Yeah, hindsight is 20/20. I would have done it differently had I been thinking straight. But hey, I was pregnant. I blame it on Pregnancy Brain.

We didn’t talk about it for another two days. It didn’t seem strange not to bring it up because I did take a cheap Chinese brand pregnancy test. Just that alone should mean there would be a large margin for error, but I wasn’t getting better. So, I broached the subject with my husband again and it was determined I would have to go buy more cheap Chinese brand pregnancy tests. I bought 2 more. Took them. Both positive. My husband and I stared at the tests sitting on the bathroom sink trying to wish the lines away.

“Maybe the lines will disappear”, said my Husband.

“Ummm, that’s not happening. OMG! What are we going to do?!” Then I started some hysterics that I will also blame on pregnancy.

After 10 minutes of sobbing while my husband verified I had taken the test correctly, I called an American friend who had lived in Beijing much longer and she was smuch wiser … she had three grown kids of her own. She knew exactly what to do and gave me the number of a Western OBGYN office. I was able to get in the next morning and she went with me. My doctor turned out to be a really cool Chinese woman who spoke English and had been trained in the States.

When I reminisce with my friend about that day, she still laughs when she says it was the best moment ever when I took out my 3 pregnancy tests and showed the doctor. I now realize that was pretty gross. A true professional, my doctor wasn’t fazed and said we should make sure because cheap Chinese pregnancy tests can’t be trusted. My instructions were to pee in a cup and wait 10 minutes for the results.

The doctor came back less than 5 minutes later, “You are so pregnant”.  Gulp.

My husband was supposed to be arriving any minute, but was running late, so my friend went out to meet him and told him the news. Looking back at all the crying and hugging going on at the time, I will never forget how wonderful my friend was. She was so positive and encouraging and it made all the difference. I went from being scared out of my mind to being cautiously excited … still scared, but not so much.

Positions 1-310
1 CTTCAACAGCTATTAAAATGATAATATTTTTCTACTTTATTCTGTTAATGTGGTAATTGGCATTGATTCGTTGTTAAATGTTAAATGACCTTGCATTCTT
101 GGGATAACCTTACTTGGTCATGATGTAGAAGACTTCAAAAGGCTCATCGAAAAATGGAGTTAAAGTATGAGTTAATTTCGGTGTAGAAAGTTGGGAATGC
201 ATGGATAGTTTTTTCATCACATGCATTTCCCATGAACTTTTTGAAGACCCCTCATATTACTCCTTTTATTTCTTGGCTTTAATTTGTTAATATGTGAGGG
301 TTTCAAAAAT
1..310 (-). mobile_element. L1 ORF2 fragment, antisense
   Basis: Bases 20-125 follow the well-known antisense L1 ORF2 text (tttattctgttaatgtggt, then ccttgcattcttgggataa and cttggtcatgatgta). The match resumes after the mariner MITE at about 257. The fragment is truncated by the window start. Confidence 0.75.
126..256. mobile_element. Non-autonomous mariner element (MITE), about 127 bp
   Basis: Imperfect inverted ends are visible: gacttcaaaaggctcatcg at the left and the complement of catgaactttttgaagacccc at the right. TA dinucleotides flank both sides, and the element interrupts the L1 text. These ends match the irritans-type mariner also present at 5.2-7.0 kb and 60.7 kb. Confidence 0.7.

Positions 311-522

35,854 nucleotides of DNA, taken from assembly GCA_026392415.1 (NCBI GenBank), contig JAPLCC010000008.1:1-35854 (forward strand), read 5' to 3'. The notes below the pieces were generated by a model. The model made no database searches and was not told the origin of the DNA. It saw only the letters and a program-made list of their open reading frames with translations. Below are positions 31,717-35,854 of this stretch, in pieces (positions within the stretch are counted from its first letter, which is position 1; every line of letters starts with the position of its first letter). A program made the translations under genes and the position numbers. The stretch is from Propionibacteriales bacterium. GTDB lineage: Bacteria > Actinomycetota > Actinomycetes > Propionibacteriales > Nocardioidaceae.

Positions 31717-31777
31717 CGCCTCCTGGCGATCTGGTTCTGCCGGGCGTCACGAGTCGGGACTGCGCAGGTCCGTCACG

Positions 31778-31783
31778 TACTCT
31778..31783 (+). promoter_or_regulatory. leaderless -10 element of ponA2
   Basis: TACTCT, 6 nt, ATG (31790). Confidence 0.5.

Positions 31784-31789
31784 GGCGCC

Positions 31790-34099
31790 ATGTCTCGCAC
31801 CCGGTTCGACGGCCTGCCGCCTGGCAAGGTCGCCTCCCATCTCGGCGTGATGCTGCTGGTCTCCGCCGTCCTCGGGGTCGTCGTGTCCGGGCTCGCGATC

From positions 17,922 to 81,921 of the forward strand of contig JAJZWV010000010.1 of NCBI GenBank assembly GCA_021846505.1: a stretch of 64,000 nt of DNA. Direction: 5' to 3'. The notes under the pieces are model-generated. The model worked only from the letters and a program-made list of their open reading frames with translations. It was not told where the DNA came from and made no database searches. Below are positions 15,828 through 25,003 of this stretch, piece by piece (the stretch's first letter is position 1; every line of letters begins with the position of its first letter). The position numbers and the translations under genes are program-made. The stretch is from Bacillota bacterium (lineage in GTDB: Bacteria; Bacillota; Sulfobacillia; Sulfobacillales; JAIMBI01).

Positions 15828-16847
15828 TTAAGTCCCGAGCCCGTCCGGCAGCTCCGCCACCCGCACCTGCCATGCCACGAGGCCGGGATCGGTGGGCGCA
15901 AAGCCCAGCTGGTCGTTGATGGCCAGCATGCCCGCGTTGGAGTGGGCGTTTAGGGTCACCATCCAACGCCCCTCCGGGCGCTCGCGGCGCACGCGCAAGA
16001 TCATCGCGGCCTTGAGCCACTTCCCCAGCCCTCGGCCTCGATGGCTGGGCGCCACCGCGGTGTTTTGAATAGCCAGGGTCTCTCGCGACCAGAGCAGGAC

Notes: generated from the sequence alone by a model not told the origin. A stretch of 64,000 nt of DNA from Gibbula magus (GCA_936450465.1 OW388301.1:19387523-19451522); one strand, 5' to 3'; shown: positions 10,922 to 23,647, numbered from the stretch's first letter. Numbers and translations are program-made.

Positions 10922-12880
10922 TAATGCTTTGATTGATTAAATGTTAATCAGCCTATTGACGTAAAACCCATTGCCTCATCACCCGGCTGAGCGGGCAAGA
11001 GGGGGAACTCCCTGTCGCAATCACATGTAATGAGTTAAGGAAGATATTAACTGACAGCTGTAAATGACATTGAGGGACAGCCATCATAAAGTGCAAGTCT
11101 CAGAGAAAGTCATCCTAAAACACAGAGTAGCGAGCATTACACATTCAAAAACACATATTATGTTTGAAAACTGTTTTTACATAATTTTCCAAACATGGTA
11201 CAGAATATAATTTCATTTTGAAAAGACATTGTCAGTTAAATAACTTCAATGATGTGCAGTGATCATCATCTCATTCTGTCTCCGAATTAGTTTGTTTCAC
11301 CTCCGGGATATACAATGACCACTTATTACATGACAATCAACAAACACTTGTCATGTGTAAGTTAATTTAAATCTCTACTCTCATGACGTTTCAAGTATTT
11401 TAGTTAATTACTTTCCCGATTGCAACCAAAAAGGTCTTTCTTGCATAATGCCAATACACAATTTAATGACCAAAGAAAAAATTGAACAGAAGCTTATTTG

And so began our greatest adventure … to be continued in my next post.


See Myra’s personal blog: The Interactive Expat

About The Calculated Adventurist

My name is Myra and I lived in Beijing, China for two years. I consider moving to China one of the best decisions my husband and I ever made. I get many questions about our China experience and thought it would be fun to start a blog so everyone can have an idea about what it's really like to live there.

Discussion

8 thoughts on “Pregnant in Beijing: Part One

  1. I know this post is from a few years ago, but it relates to me..we are moving to Beijing for 2 months and I am pregnant! My doctor wants me to have one appointment while over there..do you happen to know if your OBGYN is still in practice and if so could I could the info? I have no idea how to find a Western OBGYN except by word of mouth! TIA!!

    Posted by Laurel | May 27, 2015, 8:26 am
  2. I always love your experiences of life in China, especially since we know of others who have moved there as you did. Helps me to appreciate the sacrifices you and others have made.

    Posted by ddh | March 28, 2012, 4:55 pm
  3. It’s like you intercepted my nightmare and posted it here! Using different names of course.

    Posted by April | March 27, 2012, 11:31 pm
  4. I love that you took the tests to the doctor! I’m sure it’s not the grossest thing she’s ever seen. :)

    Posted by Jonalyn | March 24, 2012, 11:12 am
  5. Great post Myra. We went through similar multiple testing, though the other way, as we were trying to get pregnant and were disappointed once or twice that we hadn’t hit the mark. I guess cheap Chinese pregnancy tests could work either way, but I’ve always assumed the margin for error was generally more false negatives than positives, as it would take something to make it change to a line, but potentially a poorly made (or expired) test wouldn’t react as it should.

    Either way, am looking forward to reading the next post!

    Posted by Ryan | March 24, 2012, 1:06 am
  6. Discovering you are pregnant is a turning point in anyone’s life – loved your description of the shock and denial you felt when you discovered your were expecting.

    Posted by Anonymous | March 22, 2012, 7:07 pm